Sunday, November 28, 2010

Children's Day Care in Jeddah

Children's day care is not that easy to find here in Saudi Arabia. Many families employ foreign domestic help as maids or nannies, and not that many women work here - so there is not the demand for day care here like there is in the states where both parents often work. There are usually child care facilities available in Western compounds where working expats live or at schools where a large percentage of employed women work.

Mommy Deb's Day Care opened in Jeddah in 2010. It is centrally located in An Nahda District.  The normal daycare hours are from 8 - 5 week days only.  The facility provides care for children of all ages, including infants.

Other services provided are tutoring and English conversation classes for school age kids and adult women with flexible hours daily after school and into the evening. Children can enjoy activities such as reading, painting, singing, dress-up, building blocks, or other imaginitive play.

Mommy Deb has lived in Jeddah on and off for about 40 years. She has raised six children of her own and has babysat since she was a teenager.

Mommy Deb also has lots of teaching experience too, having taught Kindgarten through 12th grades throughout the years. Aside from her natural motherly instincts, she has also taken a training course to become a certified daycare provider in the states.

For rates or more information, please contact Mommy Deb via email at:

Tuesday, November 16, 2010

Hajj 2010 - The Big Picture by

Photo Credit: AP Photo/Hassan Ammar
Don't miss these amazing and interesting photos of Hajj 2010, which is happening right now in Saudi Arabia. The sheer masses of religious pilgrims is overwhelming.
CLICK HERE FOR PHOTOS OF HAJJ 2010 - The Big Picture -

All Aboard!

Photo Credit: Arab News

This year many of the religious pilgrims performing Hajj are using the brand new Makkah Metro rail system. Although in this its inaugural year, only 170,000 pilgrims will be transported via the system, in the future it is expected to be able to transport 2 million pilgrims during Hajj, covering a distance totaling 18 km and traveling at speeds from 80 to 120 km per hour. This rail, also known as the Mashair Railway, will greatly alleviate traffic congestion and parking problems, in addition to minimizing pollution and reducing accidents. It is being hailed as a major improvement in the efficiency of the Hajj experience in convenience, safety, comfort, and time.

The rail links Makkah with three different Islamic holy sites in the area that play a major role in performing the rites of Hajj. The total cost is estimated to be 6.5 billion Saudi riyals ($1.73 billion in US dollars) and should be able to accommodate 72,000 pilgrims each hour as they complete the various required steps in the Hajj process. About 20 per cent of the passengers at full capacity will be able to sit while being transported, while the rest will stand. The railway system is expected to be completed and fully operational by the next Hajj season in 2011.

Photo Credit: Arab NewsThere have been some issues and controversies that have come up in the process of building this new railway system. A British firm is claiming that the plans for the Makkah Metro were designed by them and were subsequently stolen and used for the project by a Chinese firm that was awarded the construction contract. Several non-Muslim Chinese engineers were deported after being caught in the holy city of Makkah, renowned for being a place that only Muslims are allowed to enter. Criticism also comes from some Muslims who feel that the railway system takes away much of the personal effort that pilgrims used to be required to make to perform Hajj, that limiting its use this first year to only Arab Muslims (Saudis and other GCC countries only) is unfair and discriminatory, and also that the cost of the fare – 250 SR ($66 US) for the entire four days of Hajj – is a rip-off considering the short distances traveled on the rail.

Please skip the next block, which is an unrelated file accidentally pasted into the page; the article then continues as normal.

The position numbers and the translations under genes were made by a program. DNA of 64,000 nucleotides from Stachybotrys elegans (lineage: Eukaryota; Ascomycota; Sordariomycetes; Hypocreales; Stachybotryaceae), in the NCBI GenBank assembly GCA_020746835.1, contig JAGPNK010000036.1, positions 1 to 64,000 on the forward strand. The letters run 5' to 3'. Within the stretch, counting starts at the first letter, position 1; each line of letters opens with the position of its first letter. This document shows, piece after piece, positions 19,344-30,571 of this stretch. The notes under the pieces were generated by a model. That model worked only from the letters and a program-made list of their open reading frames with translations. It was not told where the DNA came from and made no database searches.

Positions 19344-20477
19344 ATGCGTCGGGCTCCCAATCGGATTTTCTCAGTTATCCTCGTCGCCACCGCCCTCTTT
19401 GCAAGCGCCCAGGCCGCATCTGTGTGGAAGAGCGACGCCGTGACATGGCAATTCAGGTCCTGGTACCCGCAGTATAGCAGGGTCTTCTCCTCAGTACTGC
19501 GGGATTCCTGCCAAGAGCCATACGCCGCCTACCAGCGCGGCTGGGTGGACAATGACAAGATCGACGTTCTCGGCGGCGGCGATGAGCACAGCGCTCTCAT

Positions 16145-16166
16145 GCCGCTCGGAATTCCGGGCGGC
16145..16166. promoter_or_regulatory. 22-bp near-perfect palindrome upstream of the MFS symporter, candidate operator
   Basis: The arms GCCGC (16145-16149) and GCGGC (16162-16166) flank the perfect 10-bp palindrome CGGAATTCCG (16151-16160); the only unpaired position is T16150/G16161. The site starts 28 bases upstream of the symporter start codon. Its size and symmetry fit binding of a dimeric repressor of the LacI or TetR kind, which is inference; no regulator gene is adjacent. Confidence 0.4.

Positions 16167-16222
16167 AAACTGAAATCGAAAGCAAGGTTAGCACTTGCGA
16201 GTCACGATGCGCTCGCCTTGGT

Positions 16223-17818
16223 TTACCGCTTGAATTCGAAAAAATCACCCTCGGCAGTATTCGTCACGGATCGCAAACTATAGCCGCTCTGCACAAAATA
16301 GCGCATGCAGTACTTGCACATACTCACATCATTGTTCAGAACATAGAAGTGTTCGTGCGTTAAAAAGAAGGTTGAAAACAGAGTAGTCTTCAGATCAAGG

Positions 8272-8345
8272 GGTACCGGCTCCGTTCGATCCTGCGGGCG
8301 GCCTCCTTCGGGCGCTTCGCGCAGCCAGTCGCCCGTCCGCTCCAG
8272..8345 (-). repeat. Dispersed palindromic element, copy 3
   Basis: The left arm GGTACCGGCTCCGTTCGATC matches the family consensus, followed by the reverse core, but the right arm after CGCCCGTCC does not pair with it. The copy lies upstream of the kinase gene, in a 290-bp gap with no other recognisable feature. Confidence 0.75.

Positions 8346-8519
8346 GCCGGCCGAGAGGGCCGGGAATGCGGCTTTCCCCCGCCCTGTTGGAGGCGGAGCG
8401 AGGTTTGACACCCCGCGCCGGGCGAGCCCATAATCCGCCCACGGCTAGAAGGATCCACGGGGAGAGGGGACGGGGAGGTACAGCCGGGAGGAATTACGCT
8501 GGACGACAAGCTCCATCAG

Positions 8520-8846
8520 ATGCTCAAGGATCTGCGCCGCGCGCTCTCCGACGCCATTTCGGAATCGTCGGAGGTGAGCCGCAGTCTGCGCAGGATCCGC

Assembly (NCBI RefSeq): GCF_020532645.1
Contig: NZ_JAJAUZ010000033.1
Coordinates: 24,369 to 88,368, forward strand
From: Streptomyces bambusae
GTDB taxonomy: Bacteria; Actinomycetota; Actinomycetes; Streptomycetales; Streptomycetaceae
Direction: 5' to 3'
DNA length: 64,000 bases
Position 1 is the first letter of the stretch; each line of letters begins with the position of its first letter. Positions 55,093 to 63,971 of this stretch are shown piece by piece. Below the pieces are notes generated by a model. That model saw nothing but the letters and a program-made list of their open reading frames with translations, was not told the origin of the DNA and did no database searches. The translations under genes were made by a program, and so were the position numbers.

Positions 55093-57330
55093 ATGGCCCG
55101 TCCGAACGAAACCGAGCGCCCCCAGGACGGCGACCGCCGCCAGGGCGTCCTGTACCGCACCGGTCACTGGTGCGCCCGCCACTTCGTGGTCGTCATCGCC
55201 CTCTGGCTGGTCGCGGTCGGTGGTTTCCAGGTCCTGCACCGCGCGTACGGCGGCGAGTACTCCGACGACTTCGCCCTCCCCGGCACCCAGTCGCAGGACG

Photo Credit: Arab NewsA much bigger railway project, called the Haramain High Speed Rail (also referred to as the Western Railway), is also underway in Saudi Arabia and in the future it is expected to revolutionize travel between the two holiest cities of Islam – Makkah and Medina. The bustling seaport of Jeddah has always been the main point at which most pilgrims enter the country due to its close location to both Makkah and Medina. The Western Railway will also connect to Jeddah’s airport, tremendously easing the transportation of millions of religious pilgrims every year between the holy cities. The total distance to be covered by the project will be 444 km (276 miles) and will offer high speed electric trains traveling at 320 km an hour. It is projected to accommodate 3 million travelers each year, eliminating the need for the use of tens of thousands of busses and other vehicles that currently carry the pilgrims to and fro.

Photo Credit: Mustafa Ozer/AFP/Getty ImagesThe new railway system, along with the construction this past year of the magnificent gigantic Makkah Clock Tower and the development of many new high-rise luxury hotels and apartments which have sprung up surrounding the famous Kaaba Stone, ushers in a new era of comfort, lavishness, and effortlessness for Muslims fulfilling their religious obligation of performing Hajj at least once in their lifetime. Never before have Muslims had such a wide spectrum of modern options and conveniences available to them which might make their Hajj encounter more comparable to the atmosphere of a trip to Disneyland rather than the somber and physically grueling religious rituals of centuries past.

Here are some related articles to the Makkah Metro and Hajj:
1. Mecca Makeover: How the Hajj Has Become Big Business for Saudi Arabia
2. Mashair Railway Set For Historic Opening
3. Test Ride on Makkah Metro on Aug. 1
4. Pilgrim transportation geared like well-oiled machine: Prince Khaled
5. Returning Hajis find Makkah a city transformed
6. Makkah Metro Carries 66,000 Pilgrims on First Day

Sunday, November 14, 2010

Her Eyes Are Too Sexy!

Photo Credit: The Daily Telegraph
Saudi Woman wrote a post about a disturbing incident that happened a few days ago in Ha'il, a very conservative agricultural province in Saudi Arabia: